Graduates and graduates without work, Italy last of the class in Europe – La Stampa


Latest. According to Eurostat, young Italians are the ones who find it most difficult to find in the EUvoro. We are talking about boys from 20 to 34 years old with at least a diploma, if not a degree or a master’s degree, in their pocket. A qualification which, however, does not guarantee rapid employment. From the report of the European Statistical Office (based on 2019 data), published when Italy was in the midst of a pandemic and went a little muted, it emerges that the employment rate, 1-3 years after completing the studies, is 58.7%. Nobody in the EU does worse. Immediately above is Greece (59.4%), Spain (73) in third place, far apart, and the European average (80.9%) and the podium are far away: Malta (93.1%), Germany (92.7%) and the Netherlands (91.9%). If, on the other hand, only graduates are considered (the ratio indicates the Isced 5-8 standard), Italy rises to 64.9% and exceeds Greece (64.2%), while remaining far from the EU average: 85%.

“There are countries, those of Northern Europe, where insertion into the job market is more immediate and where an effective youth policy has been made – explains Mario Mezzanzanica, Vice-Rector for Higher Education and Job Placement of the University Bicocca -. However, it must be underlined that it is difficult to compare countries with such different school and university systems. Just think of the 1-2 year professional degree courses that exist in Germany, a sort of apprenticeship where work is almost guaranteed. Here they are marginal ». The differences between North and South Italy also weigh: «For Istat – continues Mezzanzanica – the employment rate of graduates is on average 67.8%, but in the North it is around 80%, or even exceeds it as in our case ».

Differences that the pandemic has increased. From a recent report by Almalaurea, an interuniversity consortium of 76 universities, it emerges that in the months of the lockdown «the employment rate one year after graduation decreased, compared to 2019, by 9% among first level graduates and by 1 , 6% of the second ones ». And that the South and the women paid the highest price. Women in Italy who struggle even more than men to find work: 55.8% the employment rate (Eurostat).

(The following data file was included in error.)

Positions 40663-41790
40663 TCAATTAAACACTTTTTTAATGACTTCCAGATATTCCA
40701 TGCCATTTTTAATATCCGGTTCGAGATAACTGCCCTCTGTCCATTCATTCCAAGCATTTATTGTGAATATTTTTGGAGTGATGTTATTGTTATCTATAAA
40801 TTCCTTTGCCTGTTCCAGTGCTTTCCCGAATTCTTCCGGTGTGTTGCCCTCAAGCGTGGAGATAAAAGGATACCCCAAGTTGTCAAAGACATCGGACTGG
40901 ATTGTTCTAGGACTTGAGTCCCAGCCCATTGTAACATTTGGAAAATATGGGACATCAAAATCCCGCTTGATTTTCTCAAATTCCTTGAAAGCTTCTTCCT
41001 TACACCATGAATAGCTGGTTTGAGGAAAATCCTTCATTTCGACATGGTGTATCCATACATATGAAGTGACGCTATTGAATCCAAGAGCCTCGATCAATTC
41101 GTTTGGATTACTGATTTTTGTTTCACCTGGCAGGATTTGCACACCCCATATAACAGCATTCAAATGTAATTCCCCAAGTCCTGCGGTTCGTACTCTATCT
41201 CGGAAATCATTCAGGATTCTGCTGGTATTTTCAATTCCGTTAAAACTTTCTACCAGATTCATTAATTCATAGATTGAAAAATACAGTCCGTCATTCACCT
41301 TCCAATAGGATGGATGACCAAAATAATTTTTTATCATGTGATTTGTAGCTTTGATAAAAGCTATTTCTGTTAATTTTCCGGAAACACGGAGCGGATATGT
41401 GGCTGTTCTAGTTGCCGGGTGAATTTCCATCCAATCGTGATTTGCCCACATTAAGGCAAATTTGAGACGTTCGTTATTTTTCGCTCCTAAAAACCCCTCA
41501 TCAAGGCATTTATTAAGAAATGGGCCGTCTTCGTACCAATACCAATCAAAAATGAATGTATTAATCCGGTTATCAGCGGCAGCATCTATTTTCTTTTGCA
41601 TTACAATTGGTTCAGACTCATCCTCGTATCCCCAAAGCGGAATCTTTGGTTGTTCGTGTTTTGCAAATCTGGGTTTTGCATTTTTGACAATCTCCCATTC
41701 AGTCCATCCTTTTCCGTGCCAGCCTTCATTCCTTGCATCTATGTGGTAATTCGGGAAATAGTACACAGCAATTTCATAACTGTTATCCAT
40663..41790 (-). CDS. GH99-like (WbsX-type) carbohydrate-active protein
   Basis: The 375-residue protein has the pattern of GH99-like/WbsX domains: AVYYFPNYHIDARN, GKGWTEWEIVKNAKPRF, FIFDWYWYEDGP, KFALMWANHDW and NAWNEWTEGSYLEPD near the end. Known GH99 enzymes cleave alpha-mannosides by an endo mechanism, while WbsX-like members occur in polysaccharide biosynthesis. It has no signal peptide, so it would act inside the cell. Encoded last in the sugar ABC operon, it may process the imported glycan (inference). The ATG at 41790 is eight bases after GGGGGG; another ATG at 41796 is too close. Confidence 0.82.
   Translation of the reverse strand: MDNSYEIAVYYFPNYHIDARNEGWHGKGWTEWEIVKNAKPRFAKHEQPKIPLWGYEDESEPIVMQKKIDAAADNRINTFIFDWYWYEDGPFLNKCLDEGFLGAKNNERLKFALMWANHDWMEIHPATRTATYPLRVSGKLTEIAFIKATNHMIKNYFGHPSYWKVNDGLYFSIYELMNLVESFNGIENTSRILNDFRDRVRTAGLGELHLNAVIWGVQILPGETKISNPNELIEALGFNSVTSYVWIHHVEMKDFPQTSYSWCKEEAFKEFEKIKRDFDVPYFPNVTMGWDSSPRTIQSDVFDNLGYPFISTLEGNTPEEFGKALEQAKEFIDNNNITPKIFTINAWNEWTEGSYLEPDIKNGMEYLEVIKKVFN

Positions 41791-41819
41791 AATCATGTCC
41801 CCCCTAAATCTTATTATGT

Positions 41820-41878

“We are a country with a high medieval rate” comments Ivano Dionigi, president of Almalaurea. Why these data? «First: our boys start university one year after many European colleagues, graduate late and often drop out. Second: the 3 + 2 reform started badly. Third: orientation is missing. And then wages: abroad they pay better and therefore our young people leave, also because in Italy many businesses are family-run and family-run. University, politics and business must work together, and of the three actors the university is the one that does its part best “.

To those who criticize the excess theory of universities that would not prepare for the world of work, Dionysius replies that “the practice has its weight, but the university’s task is not to form super-experts”. To worry, in this 2020, are the registrations: «The crisis of 2008 made us lose 60,000 freshmen, then half recovered. Now we have to be careful. For a familyWill unemployment or cig enroll a child in university be the priority? I say that losing even one freshman will be a defeat for the country ».

Coronavirus is already making its effects felt. Just look at the data from the Almalaurea Curriculum Bank. If in January 2020 over 100 thousand hp were acquired by the companies from the platform (+ 15.1% compared to 2019), in February there was a -17.3% followed by three months of collapse, those of the lockdown (peak in April , -56.1%) and now from a recovery. At the same time, tripled requests for CVs in the medical field.

In the restart phase, how can we intervene to give young people more chances? “We need policies capable of promoting their insertion into a world of work, ours, which among small and very small businesses does not help recent graduates – concludes Mezzanzanica -. And we must foster the meeting between supply and demand by creating ever closer links between university and enterprises “.

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